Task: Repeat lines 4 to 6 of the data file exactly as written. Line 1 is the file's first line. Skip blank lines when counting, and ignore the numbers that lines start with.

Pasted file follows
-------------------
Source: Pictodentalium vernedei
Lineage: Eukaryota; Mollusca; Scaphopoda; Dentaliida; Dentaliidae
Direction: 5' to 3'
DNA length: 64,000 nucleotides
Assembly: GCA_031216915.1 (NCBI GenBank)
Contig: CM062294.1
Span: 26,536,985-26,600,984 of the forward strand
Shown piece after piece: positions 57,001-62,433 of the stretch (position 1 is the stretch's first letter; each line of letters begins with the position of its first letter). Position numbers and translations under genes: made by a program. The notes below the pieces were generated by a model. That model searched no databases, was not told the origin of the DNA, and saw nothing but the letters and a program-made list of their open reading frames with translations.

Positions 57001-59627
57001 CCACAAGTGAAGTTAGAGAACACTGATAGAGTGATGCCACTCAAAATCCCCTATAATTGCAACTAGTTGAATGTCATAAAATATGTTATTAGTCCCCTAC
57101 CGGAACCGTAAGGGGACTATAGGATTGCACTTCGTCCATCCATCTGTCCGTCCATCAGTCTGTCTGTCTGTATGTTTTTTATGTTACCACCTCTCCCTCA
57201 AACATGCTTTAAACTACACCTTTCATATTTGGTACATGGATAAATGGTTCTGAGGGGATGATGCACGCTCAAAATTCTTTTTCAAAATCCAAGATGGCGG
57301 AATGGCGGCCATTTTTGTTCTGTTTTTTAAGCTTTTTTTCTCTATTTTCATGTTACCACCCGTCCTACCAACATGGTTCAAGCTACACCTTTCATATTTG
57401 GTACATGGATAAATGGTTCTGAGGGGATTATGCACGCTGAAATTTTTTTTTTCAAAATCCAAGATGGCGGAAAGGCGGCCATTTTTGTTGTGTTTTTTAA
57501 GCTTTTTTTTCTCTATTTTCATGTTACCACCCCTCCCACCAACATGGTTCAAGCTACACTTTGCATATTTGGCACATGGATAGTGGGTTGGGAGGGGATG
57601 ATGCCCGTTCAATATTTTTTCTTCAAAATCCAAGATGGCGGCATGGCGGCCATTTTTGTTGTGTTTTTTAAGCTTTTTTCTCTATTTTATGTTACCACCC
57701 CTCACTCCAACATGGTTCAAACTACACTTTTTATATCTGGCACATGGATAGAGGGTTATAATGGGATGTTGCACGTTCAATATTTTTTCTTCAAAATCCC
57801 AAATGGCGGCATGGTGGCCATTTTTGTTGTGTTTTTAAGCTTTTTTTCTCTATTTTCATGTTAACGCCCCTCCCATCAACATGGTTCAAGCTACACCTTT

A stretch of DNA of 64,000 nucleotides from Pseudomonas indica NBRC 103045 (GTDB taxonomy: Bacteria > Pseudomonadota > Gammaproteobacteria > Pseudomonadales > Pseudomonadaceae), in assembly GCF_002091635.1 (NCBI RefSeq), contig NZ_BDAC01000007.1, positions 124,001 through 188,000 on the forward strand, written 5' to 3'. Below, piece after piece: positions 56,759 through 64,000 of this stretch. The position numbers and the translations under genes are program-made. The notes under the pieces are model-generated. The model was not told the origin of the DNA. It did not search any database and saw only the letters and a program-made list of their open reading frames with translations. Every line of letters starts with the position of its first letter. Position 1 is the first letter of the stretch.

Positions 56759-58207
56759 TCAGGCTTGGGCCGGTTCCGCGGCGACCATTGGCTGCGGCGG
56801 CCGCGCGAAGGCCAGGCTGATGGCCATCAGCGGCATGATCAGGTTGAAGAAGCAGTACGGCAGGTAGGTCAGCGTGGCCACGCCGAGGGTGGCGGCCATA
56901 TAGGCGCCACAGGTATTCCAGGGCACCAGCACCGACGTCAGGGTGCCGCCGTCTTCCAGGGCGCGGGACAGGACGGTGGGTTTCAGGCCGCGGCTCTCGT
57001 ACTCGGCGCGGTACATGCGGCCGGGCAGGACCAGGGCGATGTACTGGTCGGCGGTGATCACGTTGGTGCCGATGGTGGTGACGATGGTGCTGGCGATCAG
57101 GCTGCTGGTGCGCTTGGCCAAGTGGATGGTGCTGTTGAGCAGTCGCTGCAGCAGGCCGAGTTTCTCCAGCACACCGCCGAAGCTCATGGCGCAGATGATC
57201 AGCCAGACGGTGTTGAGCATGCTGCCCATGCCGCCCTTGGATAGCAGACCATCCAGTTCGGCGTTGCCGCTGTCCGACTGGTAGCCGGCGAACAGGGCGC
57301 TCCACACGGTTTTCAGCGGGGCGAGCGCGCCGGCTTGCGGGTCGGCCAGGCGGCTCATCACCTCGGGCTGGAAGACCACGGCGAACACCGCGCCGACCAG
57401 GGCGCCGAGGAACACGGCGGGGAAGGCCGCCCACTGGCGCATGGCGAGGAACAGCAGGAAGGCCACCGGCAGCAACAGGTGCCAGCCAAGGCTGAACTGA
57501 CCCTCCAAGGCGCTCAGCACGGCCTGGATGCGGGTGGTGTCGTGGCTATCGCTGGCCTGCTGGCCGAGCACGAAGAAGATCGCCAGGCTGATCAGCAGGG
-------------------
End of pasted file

DNA length: 64,000 nucleotides
Assembly: GCA_031216915.1 (NCBI GenBank)
Contig: CM062294.1